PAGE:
Envisioning a clear pathway towards meeting long term greenhouse gas (GHG) reduction targets of 80% by 2050 has been a difficult and elusive task.  Yet, an exciting convergence of technology advances and success in reducing carbon emissions from electricity generation points towards viable solutions that can be implemented now to be on the right path.  It may seem counterintuitive, but the key is to rely more on decarbonized electricity to power transportation and buildings. Consider this hypothetical: if all gasoline powered cars on the road and all buildings heating with fossil fuels immediately switched to modern electric technologies like electric vehicles and high efficiency cold weather heat pumps, GHG emissions from these sources in the Northeast would be cut in half.  With further efforts to transition electricity generation to renewable resources, emissions would continue to fall.  Dramatic changes to our power grid, more decentralized and community energy approaches and redoubled efforts to maximize energy efficiency are needed to make this vision real.

  • Northeast Transportation Innovation – Engaging Community Allies for a Clean, Equitable Transportation Future

    Maine’s roads, highways, and bridges are vital to the state’s well-being and prosperity, and persistent budget shortfalls—$68 million annually—have real economic consequences. Our outdated transportation system is also responsible for the largest share of greenhouse gas emissions, and presents dangerous threats to our climate and public health. Proposals to reform transportation funding at the state level have failed every year since 2009, but regional collaboration offers Maine a path to meet these challenges and achieve a clean, modern transportation system that meets community needs, reduces air pollution, and enhances economic opportunity.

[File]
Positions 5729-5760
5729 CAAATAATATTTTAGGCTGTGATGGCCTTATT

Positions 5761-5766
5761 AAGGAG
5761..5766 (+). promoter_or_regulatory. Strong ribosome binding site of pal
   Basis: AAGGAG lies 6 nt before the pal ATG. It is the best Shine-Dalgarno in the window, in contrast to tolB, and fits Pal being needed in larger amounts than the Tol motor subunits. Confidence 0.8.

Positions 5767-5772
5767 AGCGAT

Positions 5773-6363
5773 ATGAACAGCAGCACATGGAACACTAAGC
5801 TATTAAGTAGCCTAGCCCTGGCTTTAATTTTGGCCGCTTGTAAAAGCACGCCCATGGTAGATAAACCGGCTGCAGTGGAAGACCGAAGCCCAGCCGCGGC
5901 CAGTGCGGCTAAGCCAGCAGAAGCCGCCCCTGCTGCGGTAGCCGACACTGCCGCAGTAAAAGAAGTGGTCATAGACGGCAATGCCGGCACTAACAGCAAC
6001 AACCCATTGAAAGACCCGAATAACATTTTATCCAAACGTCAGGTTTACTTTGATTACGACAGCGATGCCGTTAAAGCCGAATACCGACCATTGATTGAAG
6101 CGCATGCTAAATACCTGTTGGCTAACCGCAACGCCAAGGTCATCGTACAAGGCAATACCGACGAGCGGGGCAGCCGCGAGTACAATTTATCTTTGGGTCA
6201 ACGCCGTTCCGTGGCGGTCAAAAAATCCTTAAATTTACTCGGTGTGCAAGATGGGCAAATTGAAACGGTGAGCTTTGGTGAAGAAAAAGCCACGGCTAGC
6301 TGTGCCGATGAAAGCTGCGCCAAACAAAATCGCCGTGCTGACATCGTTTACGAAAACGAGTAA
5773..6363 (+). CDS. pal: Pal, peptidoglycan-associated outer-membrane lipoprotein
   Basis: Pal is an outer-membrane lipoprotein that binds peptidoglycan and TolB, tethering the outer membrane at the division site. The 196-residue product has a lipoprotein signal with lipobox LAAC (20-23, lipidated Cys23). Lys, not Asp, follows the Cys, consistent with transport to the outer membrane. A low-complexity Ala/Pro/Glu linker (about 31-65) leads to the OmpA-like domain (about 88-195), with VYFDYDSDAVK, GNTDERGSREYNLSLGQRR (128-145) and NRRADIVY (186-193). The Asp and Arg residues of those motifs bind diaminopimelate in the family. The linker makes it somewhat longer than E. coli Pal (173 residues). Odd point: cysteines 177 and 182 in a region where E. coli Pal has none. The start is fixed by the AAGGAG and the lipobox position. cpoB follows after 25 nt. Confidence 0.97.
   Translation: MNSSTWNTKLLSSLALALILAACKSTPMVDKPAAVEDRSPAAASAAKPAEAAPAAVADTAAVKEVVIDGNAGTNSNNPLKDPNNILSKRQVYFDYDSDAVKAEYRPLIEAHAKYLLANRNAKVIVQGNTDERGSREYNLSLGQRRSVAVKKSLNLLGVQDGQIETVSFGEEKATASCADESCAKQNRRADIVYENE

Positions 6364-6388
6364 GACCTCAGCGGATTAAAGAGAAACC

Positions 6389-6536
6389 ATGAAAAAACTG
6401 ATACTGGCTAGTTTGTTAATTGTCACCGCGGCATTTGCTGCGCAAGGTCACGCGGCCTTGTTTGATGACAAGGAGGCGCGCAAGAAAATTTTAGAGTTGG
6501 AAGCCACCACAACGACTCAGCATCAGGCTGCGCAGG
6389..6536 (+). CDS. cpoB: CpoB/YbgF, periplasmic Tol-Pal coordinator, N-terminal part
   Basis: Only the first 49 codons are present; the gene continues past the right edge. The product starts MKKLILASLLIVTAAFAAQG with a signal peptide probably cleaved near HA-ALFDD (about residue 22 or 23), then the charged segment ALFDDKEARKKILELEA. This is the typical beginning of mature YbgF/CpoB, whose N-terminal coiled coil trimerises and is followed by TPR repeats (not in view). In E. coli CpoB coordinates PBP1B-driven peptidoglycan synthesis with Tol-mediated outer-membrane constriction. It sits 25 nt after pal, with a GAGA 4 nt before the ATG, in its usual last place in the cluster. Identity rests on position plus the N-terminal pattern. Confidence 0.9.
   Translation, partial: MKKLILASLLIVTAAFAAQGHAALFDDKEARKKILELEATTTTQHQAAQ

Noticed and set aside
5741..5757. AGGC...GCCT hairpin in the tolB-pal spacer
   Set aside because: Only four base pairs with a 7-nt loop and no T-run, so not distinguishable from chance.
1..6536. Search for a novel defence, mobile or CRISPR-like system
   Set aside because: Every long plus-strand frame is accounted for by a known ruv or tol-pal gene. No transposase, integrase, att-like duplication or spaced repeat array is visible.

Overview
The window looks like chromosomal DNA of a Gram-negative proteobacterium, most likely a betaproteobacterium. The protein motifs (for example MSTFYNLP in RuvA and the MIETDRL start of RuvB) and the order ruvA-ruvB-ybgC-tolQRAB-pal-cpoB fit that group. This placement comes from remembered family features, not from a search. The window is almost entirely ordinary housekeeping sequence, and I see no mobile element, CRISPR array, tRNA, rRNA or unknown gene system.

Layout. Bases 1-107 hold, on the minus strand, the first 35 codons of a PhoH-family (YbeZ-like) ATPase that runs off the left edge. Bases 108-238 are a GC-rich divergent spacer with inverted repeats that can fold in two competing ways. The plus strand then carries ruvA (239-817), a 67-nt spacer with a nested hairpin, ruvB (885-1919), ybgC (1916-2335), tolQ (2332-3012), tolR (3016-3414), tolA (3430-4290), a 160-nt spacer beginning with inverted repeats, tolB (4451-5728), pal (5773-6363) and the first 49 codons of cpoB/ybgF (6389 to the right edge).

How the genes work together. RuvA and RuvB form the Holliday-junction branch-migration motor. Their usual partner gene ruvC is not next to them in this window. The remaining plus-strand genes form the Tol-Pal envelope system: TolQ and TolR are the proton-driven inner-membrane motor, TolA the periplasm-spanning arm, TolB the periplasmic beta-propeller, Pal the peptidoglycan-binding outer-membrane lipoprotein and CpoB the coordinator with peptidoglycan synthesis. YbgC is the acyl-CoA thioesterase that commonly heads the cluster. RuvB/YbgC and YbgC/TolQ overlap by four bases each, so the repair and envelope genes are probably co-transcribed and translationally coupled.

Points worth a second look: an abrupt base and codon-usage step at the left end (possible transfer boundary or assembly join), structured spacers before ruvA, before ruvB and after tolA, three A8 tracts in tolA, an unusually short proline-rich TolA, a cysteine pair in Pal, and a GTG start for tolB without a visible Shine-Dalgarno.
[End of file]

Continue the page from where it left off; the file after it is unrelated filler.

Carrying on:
• Joint Letter from 25 Organizations in Support of Amendment 10 to S.2545

    This joint letter supports Amendment 10 to S.2545 (An Act to promote a clean energy future). Adoption and promotion of optional on-peak/off-peak rates, as required by the amendment, is an important way of providing improved incentives for ratepayers to manage peak demand through a wide variety of methods. These include management of energy usage, advanced energy storage, smarter energy efficiency investment, local clean energy generation such as solar, and electric vehicle charging at off-peak times.

  • Acadia Center Letter to CT GC3 Supporting Regional Transportation Climate Policy

    In the 2018 legislative session, the CT General Assembly enacted a mandate for the state to reduce greenhouse gas emissions 45% by 2030 – aligned with Acadia Center’s EnergyVision 2030 analysis. The Governor’s Council on Climate Change (GC3) is now considering policy mechanisms to reach this target. In advance of their June meeting, Acadia Center sent a letter to the GC3 highlighting the enormous benefits a regional transportation climate policy would have for Connecticut.

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